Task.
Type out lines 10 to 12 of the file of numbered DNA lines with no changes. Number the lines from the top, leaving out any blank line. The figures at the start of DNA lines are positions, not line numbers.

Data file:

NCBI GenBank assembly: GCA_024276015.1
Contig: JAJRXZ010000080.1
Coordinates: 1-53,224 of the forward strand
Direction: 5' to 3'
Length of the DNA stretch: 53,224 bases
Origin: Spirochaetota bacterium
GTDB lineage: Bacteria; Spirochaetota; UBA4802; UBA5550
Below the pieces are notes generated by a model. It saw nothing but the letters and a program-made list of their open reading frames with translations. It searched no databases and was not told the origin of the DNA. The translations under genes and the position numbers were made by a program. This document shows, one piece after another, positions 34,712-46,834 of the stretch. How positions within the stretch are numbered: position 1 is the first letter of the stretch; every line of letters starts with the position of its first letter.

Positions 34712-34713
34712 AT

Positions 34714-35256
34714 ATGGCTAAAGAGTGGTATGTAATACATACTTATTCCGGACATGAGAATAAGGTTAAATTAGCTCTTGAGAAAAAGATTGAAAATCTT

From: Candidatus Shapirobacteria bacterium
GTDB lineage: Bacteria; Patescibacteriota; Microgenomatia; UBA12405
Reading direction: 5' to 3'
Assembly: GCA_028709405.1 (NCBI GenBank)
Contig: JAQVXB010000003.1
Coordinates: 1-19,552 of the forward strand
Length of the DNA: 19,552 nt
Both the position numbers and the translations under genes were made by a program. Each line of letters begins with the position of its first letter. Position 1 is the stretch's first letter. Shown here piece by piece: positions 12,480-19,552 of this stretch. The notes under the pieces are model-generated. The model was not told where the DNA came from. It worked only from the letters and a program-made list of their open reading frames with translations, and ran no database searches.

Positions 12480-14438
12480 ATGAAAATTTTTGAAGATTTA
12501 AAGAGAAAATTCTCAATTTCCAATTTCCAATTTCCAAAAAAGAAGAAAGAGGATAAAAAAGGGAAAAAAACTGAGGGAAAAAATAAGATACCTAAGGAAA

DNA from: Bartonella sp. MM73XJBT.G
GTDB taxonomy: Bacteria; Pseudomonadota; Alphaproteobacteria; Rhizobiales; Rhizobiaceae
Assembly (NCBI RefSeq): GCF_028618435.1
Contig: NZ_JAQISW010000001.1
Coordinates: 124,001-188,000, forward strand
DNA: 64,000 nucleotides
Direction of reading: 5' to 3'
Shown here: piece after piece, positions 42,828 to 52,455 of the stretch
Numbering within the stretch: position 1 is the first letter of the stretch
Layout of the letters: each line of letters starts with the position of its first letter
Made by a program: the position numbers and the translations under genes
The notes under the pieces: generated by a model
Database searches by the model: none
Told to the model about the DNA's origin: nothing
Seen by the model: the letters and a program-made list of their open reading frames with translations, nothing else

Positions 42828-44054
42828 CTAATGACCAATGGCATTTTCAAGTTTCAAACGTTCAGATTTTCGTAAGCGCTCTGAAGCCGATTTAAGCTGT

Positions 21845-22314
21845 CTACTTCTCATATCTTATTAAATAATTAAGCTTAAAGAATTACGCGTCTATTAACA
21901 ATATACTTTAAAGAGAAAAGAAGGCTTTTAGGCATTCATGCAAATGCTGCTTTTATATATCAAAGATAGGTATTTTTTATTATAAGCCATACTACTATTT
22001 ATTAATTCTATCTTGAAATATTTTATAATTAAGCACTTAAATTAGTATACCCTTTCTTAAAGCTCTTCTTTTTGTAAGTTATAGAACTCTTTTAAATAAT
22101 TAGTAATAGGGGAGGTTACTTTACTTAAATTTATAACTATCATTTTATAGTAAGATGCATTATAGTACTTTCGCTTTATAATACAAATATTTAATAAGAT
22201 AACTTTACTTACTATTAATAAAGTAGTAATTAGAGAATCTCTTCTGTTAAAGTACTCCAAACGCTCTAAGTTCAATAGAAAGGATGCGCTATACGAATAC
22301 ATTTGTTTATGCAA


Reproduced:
34712 AT

Positions 34714-35256
34714 ATGGCTAAAGAGTGGTATGTAATACATACTTATTCCGGACATGAGAATAAGGTTAAATTAGCTCTTGAGAAAAAGATTGAAAATCTT